The Turkey coup, reportedly led by the Gulen Movement, failed to unseat President Recep Tayyip Erdogan. The attempted coup resulted in dozens of deaths, injuries, and arrests as the government tried to control the situation. Reportedly, Erdogan, with the help of Turkish armed forces, are taking steps to reinstate constitutional order and rule of law.
While it was uncertain whether Erdogan had crushed the military coup, the government is slowly confirming its authority over Turkey early Saturday. Current reports mentioned the death toll in the Turkey coup to more than 160, with hundreds wounded. According to Erdogan, the coup plotters would pay a heavy price for their treason.
Following a night of bloody conflict, video footage released by media outlets showed rebel soldiers surrendering in masses. Reportedly, thousands of suspected soldiers and civilians have been arrested across Turkey.
The Erdogan government has blocked access to the Internet and social media including Twitter, Facebook, and YouTube, while the state-owned TRT television has gone off the air.
Following the Turkey coup news and the political developments, Federica Mogherini, vice-president of the European Commission, called an urgent meeting of EU member states at the sidelines of a summit in Mongolia, the Guardian reported.
After the Turkish military coup failed, Turkish PM Binali Yıldırım declared that the first stage of the coup is over and urged Turkish citizens to fill town and city squares with Turkish flags tonight. Calling the coup-plotters a “black stain” on Turkish democracy, he said that the nation has answered their attempt effectively.
Reports mentioned that Fethullah Gulen, a Turkish cleric, now residing in the U.S. in Pennsylvania, planned the coup. Gulen was a former supporter of President Erdogan’s AKP party but fell out of favor in 2013. He leads a popular movement called Hizmet involving Turkish intellectuals, businesses, schools, and publications across the globe.
Meanwhile, Turkish authorities sealed checkpoints at borders and airports to prevent members of the Gulen Movement, including journalists from fleeing, after the overnight Turkey coup. Tanks are visible outside Istanbul’s Ataturk International Airport and in other areas in the city.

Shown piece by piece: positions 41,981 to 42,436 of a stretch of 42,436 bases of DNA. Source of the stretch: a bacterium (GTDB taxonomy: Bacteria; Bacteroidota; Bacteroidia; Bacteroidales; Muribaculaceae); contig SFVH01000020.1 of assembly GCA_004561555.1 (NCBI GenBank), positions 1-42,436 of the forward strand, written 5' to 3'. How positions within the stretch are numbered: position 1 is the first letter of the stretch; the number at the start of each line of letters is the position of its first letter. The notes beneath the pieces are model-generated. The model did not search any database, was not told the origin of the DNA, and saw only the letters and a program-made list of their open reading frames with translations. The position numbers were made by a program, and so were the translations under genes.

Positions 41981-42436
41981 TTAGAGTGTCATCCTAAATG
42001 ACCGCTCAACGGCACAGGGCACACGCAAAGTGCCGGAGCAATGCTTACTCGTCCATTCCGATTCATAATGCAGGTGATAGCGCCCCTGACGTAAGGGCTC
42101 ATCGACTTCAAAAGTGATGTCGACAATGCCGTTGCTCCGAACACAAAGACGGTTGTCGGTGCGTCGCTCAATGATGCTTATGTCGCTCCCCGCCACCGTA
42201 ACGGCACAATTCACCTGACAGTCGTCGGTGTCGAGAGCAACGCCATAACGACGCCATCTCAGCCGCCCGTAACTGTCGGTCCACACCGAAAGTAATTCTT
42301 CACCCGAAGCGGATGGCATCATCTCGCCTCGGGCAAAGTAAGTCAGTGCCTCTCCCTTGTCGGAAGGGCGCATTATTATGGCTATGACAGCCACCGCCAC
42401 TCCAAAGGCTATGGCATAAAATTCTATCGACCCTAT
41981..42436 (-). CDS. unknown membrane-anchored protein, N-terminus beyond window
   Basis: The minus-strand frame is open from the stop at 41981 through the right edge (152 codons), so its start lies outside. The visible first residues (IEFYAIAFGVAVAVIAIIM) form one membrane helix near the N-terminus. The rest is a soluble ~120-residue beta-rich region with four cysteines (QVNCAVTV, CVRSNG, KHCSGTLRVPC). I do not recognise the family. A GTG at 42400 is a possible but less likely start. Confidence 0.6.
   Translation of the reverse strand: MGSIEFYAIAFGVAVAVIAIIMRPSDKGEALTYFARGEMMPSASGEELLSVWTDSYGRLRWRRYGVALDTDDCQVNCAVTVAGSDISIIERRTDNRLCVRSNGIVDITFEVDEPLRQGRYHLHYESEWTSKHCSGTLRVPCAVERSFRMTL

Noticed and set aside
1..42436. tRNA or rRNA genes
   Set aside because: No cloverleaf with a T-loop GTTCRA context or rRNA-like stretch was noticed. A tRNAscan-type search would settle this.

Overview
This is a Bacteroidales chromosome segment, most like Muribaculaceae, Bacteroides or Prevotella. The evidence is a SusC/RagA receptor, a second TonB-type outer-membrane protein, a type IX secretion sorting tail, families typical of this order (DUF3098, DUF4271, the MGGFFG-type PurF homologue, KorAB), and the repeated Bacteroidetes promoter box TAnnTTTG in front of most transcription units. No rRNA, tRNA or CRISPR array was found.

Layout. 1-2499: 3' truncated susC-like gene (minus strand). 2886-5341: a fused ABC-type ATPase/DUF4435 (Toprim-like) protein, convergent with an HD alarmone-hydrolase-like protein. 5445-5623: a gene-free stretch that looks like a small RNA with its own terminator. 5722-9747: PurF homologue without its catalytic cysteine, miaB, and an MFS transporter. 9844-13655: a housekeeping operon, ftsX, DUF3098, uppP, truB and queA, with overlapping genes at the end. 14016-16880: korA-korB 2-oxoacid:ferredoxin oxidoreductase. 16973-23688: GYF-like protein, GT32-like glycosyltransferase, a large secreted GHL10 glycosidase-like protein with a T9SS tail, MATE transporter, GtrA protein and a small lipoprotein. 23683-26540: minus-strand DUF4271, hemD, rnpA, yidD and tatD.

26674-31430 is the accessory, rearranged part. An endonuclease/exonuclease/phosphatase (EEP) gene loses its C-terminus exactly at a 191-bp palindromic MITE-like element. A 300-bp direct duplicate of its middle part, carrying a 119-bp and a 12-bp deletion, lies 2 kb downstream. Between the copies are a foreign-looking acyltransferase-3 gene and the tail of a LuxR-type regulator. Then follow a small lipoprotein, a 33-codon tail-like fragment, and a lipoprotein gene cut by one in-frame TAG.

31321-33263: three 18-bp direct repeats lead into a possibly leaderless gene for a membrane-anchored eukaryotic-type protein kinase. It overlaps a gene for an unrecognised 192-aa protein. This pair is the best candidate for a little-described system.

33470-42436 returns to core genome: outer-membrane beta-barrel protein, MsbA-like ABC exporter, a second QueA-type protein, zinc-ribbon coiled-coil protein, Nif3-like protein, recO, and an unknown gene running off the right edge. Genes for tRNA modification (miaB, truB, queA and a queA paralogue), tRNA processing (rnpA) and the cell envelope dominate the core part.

All flights from Istanbul’s Ataturk International Airport have been canceled. “Heavily armed soldiers and military vehicles closed the two main bridges in Istanbul Friday evening, and while low-flying military jets could be heard overhead,” RT News reported.
Erdogan was enjoying a vacation in the southern resort town of Bodrum when the coup in Turkey happened. Following the news, he appeared on CNN Turk and issued a statement asking Turkish citizens to take to streets and prevent the coup.
The Guardian quoted Erdogan.
“The coup-plotters should know that no one can play games with the stability of Turkey and the love of freedom and democracy its civilians have.”
Following the Turkey coup and broadcast of Erdogan’s call to confront the military, thousands of protesters came out on the streets.
Turkey is largely a secular country, but under Erdogan, who is a right-wing conservative, religious considerations have started a play a bigger role in Turkey.
Meanwhile, “On Friday night – thousands of miles away from the upheaval in Turkey – all was quiet outside the gated complex in sleepy Saylorsburg, the small Pennsylvania town where Fethullah Gulen resides in his sprawling Golden Generation Worship and Retreat Center,” the Guardian mentioned in another report.
According to USA Today, the attempted coup in Turkey in 2016 isn’t the first the country has seen. There have been several dating back to 1960.
Flights to and from Turkey have been cancelled and Britons in the country have been advised to "stay indoors" https://t.co/oqmqEwZDnQ— Sky News (@SkyNews) July 16, 2016
Turkey saw its first coup in 1960 when the military toppled the government amid political instability in the country. The army arrested President Celal Bayar, Prime Minister Adnan Menderes and other officials and tried them for treason. Menderes was later hanged.
The Turkey coup to remove Erdogan, who has been in power since 2003, if successful, would have marked a paradigm shift in the Middle East in decades, transforming one of the most important U.S. allies with civil war and instability on its borders. Moreover, a failed coup is still an unpleasant news displaying the fault lines within Turkey.
What are your thoughts on the coup in Turkey?
[Photo by Emrah Gurel/AP Images]